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Hamas Deputy Leader Assassinated in Beirut Raises Gaza War Spread Risk

Israeli forces targeted and killed Hamas deputy leader Saleh al-Arouri in a drone strike in Beirut, Lebanon’s capital, on Tuesday, according to sources from Lebanese and Palestinian security. This incident heightens the potential for the conflict in Gaza to extend beyond the Palestinian enclave. Arouri, 57, became the first senior Hamas political leader to be assassinated since Israel initiated a significant air and ground offensive nearly three months ago in response to Hamas’ surprise assault on Israeli towns.

Hezbollah, a heavily armed ally of Hamas, has been engaging in almost daily clashes with Israel along Lebanon’s southern border since the start of the Gaza war in October. Hezbollah leader Hassan Nasrallah issued a warning to Israel against carrying out assassinations on Lebanese soil, promising a “severe reaction.” Following Arouri’s killing, Hezbollah claimed to have targeted a group of Israeli soldiers near Marj with missiles.

While Israel has accused Arouri of orchestrating lethal attacks against its citizens, a Hamas official asserted that he played a crucial role in negotiations conducted by Qatar and Egypt regarding the Gaza conflict’s outcome and the release of Israeli hostages held by Hamas.

Israel neither confirmed nor denied responsibility for the assassination. However, Rear Admiral Daniel Hagari, the military spokesperson, stated that Israeli forces were in a heightened state of readiness, prepared for any scenario, and emphasized their focus on combatting Hamas.


Israel had accused Saleh al-Arouri, a co-founder of the Hamas’ military wing, the Izz-el-Deen al-Qassam Brigades, of ordering and supervising Hamas attacks in the Israeli-occupied West Bank for several years. In August 2023, Arouri expressed anticipation of martyrdom, acknowledging Israeli threats to eliminate Hamas leaders, whether in Gaza or abroad.

Following Arouri’s killing, Nasser Kanaani, spokesperson for Iran’s foreign ministry, a major supporter of Hamas and Hezbollah, stated that the incident would likely fuel resistance against “Zionist occupiers” in Palestine and the broader region, inspiring freedom-seekers worldwide.

In response to Arouri’s death, hundreds of Palestinians protested in Ramallah and other West Bank towns, chanting “Revenge, revenge, Qassam!” Meanwhile, Iranian-backed Houthi rebels in Yemen vowed to persist in their attacks on shipping in the Red Sea until Israel ceases its actions in Gaza. The Houthis warned of targeting U.S. warships if their group was attacked. Two anti-ship ballistic missiles were fired into the southern Red Sea by Houthi militants, with no reported damage. The U.S. Central Command (CENTCOM) confirmed the missile launches. Additionally, the United Kingdom Maritime Trade Operations Authority reported up to three explosions near a merchant vessel in the Bab al-Mandab Strait, east of Eritrea’s Assab, but without any reported damage.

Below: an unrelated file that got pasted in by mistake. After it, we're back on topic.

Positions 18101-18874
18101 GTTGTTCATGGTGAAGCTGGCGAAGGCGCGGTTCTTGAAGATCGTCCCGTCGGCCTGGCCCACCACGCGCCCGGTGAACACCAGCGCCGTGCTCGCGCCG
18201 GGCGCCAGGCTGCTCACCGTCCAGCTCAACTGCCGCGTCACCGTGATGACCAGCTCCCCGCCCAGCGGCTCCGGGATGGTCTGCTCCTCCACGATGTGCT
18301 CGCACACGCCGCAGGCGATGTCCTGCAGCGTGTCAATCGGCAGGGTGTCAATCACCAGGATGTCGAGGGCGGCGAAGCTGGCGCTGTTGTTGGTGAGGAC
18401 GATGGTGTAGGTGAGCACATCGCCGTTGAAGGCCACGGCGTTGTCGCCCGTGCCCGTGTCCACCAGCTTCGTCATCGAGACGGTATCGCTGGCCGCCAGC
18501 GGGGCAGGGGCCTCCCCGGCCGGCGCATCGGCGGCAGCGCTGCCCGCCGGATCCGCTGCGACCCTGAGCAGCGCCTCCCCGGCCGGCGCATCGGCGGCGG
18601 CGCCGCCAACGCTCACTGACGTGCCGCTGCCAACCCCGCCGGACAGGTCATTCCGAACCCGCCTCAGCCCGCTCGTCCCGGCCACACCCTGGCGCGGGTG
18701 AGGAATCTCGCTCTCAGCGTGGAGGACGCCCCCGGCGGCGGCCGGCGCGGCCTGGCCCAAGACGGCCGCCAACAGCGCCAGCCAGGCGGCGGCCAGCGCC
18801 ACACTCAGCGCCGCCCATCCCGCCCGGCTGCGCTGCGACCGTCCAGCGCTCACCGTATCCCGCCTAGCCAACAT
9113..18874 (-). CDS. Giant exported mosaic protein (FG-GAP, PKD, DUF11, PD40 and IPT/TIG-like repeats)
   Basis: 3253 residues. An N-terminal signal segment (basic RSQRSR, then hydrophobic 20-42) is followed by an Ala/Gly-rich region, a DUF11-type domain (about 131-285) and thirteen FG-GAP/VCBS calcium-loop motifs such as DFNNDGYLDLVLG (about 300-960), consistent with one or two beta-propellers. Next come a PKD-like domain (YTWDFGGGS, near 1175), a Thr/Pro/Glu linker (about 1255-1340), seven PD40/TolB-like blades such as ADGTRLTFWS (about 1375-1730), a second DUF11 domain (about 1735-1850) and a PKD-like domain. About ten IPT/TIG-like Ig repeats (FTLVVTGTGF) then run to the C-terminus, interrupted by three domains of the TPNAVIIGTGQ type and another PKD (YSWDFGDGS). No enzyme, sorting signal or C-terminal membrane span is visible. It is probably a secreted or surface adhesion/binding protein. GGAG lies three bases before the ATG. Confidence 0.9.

In response to these developments, the U.S. announced the formation of an international maritime task force to safeguard shipping through the Red Sea, a crucial route leading to the Suez Canal, responsible for transporting approximately one-third of global container cargo.


The Gaza war was initiated by a cross-border Hamas assault on Israeli towns on Oct. 7, during which Israel claims 1,200 people were killed, and around 240 hostages were taken back to Gaza.

In the past 24 hours, the Gaza health ministry reported 207 additional casualties, bringing the total recorded Palestinian death toll to 22,185 in nearly three months of conflict in Gaza. Israel asserts that it aims to minimize harm to civilians and attributes civilian casualties to Hamas embedding fighters among them—an accusation Hamas denies.

During the Gaza war, the Israeli targeting of Al Shifa Hospital in Gaza City in November raised concerns globally about the fate of civilians and patients inside. Israel contended that Hamas used tunnels beneath the hospital as a headquarters and used patients as shields.

A U.S. official, citing declassified U.S. intelligence on Tuesday, stated that U.S. spy agencies assessed that Hamas and Islamic Jihad had utilized Al Shifa to command forces and hold some hostages but mostly evacuated it before Israeli troops entered.

The Israeli bombardments in Gaza have created a humanitarian disaster, affecting the 2.3 million residents and leaving thousands destitute. The lack of food supplies has put many at risk of famine.


Shortly before Arouri’s assassination, Hamas’ leader Ismail Haniyeh, also based outside Gaza, mentioned that the movement had communicated its response to an Egyptian-Qatari ceasefire proposal. Haniyeh reiterated that Hamas’s conditions included a “complete cessation” of Israel’s offensive in exchange for the further release of hostages.

Israel estimates that 129 hostages are still in Gaza, with some released during a brief truce in late November and others killed during airstrikes or rescue attempts. Israel has vowed to continue its fight until Hamas is eradicated, but its plans for the enclave post-success remain unclear, raising questions about the prospect of an independent Palestinian state.

In Washington, the State Department criticized Israeli cabinet ministers Bezalel Smotrich and Itamar Ben-Gvir for “inflammatory and irresponsible” statements advocating for the resettlement of Palestinians outside Gaza. Such statements fuel concerns in the Arab world that Israel aims to displace Palestinians, repeating the mass dispossession experienced during Israel’s creation in 1948.

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